Music Mountains

by jedmund @ 6:27 am 20 February 2010

The concept behind this was to use music to generate terrain, and consequently, topographic maps. It didn’t go very well, but when I have some time I plan to maybe dive into MaxMSP and really make it real, since I don’t think Processing is gonna cut it.

You can download my experiments here.

1 Comment

  1. Comments from Crit #2:

    I like that you mocked up your end-goal. That helps frame your discussion well. Your various little applets show your thinking and progression through your idea nicely. As for the work itself, this is hella ambitious, so I’d have been a little stunned if you met your mockup (and indeed, the fact that you haven’t is placated by the fact that I saw your mockup first, and I’m mentally associating it with your current state.) What you have come up with is quite complete, in terms of all of the functional components that prove you understand what the hell is going on and how to get to your mock-up, eventually. So cool project! 🙂 I like how you flattened the 3D visualization to 2D by using cones (a smart move, and one that still looked well.)
    That said, if you want to understand FFT better to take this stuff further, read up on convolution first. FFT didn’t really *click* for me until I understood convolution as the base case for time-to-frequency transformations.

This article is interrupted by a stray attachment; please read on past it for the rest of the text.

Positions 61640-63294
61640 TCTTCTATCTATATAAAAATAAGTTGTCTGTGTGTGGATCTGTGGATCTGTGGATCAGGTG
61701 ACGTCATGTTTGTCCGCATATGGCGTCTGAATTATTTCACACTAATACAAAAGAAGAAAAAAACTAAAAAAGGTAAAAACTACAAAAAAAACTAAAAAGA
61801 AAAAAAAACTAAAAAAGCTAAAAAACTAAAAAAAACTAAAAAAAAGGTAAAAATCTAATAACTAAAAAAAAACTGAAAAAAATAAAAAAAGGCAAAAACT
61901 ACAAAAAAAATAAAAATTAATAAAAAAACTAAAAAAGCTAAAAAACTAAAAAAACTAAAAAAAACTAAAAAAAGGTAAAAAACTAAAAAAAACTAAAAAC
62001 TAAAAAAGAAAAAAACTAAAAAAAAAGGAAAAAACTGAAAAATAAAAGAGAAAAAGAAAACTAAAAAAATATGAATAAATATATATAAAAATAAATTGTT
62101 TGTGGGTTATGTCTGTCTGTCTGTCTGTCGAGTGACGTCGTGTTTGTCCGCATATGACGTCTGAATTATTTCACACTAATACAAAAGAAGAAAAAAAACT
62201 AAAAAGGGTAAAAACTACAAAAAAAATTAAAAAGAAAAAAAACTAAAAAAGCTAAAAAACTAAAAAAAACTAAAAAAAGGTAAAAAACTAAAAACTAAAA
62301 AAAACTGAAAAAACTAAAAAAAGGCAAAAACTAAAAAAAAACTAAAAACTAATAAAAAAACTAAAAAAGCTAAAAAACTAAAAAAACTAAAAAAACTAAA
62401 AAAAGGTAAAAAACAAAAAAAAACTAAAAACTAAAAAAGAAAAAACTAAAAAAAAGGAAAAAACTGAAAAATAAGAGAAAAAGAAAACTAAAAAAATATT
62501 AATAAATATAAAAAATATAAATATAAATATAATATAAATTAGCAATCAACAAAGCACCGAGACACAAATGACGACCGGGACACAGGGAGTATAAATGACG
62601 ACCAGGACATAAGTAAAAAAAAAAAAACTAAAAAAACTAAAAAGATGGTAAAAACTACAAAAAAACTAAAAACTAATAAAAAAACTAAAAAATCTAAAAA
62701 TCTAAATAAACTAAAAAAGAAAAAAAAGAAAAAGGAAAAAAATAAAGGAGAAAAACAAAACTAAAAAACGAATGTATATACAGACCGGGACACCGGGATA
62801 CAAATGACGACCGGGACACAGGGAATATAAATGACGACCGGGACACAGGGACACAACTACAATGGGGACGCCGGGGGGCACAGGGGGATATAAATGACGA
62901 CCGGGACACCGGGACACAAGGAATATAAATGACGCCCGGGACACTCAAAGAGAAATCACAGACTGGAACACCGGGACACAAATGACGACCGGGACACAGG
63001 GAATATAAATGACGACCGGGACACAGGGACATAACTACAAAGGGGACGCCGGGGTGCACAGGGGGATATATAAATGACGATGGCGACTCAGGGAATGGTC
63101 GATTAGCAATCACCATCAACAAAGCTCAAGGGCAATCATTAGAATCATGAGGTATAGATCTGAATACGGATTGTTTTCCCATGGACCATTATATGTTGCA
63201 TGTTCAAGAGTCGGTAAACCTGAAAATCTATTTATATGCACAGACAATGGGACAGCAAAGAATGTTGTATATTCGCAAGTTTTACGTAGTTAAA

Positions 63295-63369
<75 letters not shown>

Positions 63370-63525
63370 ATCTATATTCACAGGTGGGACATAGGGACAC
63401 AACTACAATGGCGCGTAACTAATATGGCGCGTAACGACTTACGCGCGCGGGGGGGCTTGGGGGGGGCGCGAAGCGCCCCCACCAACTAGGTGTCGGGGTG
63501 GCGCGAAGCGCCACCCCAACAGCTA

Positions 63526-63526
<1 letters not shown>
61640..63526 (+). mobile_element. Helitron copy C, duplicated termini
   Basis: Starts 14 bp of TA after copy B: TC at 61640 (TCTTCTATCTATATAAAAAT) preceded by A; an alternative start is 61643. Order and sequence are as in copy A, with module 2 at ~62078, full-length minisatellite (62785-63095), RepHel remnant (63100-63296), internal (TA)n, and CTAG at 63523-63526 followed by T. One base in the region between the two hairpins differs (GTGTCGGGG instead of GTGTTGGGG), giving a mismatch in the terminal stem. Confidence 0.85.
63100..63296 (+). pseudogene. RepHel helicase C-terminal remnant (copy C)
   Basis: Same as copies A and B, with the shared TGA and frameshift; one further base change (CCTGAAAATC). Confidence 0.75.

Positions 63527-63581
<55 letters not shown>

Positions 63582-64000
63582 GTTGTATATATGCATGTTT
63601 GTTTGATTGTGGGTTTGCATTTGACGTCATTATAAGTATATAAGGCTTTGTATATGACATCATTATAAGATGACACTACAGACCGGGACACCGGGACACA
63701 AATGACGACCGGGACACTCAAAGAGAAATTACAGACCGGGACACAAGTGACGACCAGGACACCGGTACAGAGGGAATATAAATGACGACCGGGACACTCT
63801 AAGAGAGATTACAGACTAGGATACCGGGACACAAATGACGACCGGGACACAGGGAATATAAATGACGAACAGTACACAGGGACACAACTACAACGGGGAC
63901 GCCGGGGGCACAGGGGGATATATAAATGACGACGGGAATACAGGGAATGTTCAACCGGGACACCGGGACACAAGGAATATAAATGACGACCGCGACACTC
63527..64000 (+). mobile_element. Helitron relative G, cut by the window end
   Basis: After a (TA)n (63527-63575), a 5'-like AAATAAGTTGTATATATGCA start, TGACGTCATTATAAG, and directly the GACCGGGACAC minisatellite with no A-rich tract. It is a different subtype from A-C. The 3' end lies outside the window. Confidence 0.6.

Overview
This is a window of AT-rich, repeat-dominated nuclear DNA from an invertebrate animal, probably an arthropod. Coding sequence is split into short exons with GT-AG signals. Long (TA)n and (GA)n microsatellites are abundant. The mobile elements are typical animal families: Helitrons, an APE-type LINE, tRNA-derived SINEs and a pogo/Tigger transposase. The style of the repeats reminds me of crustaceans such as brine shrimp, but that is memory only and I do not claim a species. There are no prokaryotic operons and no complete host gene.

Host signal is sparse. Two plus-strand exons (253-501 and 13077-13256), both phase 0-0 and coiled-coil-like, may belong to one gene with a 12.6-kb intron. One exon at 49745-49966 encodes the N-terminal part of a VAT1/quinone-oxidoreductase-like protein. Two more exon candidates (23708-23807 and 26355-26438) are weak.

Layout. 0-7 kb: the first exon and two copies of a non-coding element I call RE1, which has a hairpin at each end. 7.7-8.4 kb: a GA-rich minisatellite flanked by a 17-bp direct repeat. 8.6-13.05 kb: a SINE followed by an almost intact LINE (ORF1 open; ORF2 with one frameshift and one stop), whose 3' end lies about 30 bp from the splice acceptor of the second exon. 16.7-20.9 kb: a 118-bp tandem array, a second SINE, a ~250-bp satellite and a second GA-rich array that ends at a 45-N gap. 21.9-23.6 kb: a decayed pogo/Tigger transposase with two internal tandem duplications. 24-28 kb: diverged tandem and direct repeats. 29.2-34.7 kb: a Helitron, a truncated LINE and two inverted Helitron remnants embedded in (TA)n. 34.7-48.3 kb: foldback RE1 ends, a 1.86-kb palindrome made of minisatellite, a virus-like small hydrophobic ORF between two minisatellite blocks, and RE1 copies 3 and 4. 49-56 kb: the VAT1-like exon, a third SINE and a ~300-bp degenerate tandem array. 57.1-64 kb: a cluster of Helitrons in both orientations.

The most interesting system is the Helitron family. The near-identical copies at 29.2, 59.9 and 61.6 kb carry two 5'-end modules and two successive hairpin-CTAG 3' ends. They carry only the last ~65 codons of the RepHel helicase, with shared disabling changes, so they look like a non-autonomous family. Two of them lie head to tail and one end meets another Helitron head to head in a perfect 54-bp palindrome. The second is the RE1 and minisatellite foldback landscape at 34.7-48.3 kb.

Oh, and for Gilbert Strang’s Linear Algebra class (18.06), check out OCW.

    For FFT and convolutions, you might consider checking out the lecture notes/slides from our Computational Photography class: It deals mostly with 2D imaging but a lot of it is analogous to sound as well.

    A good first immersion in sound and 3D — but you have a long way to go 🙂

    Very courageous! I really want to do something similiar (creating 3D organic lifeforms that respond to music). I think something that would’ve helped you out is to first implement it in 2D and then move on…but I’m not sure how much of your algorithm would have to change due to it being 3D. I know Processing has this nifty class called PVector that can take either 2 or 3 coordinates (so it would be easy to apply the vectors to a 3D space). Good start and awesome idea!

    Comment by golan — 15 March 2010 @ 2:55 am

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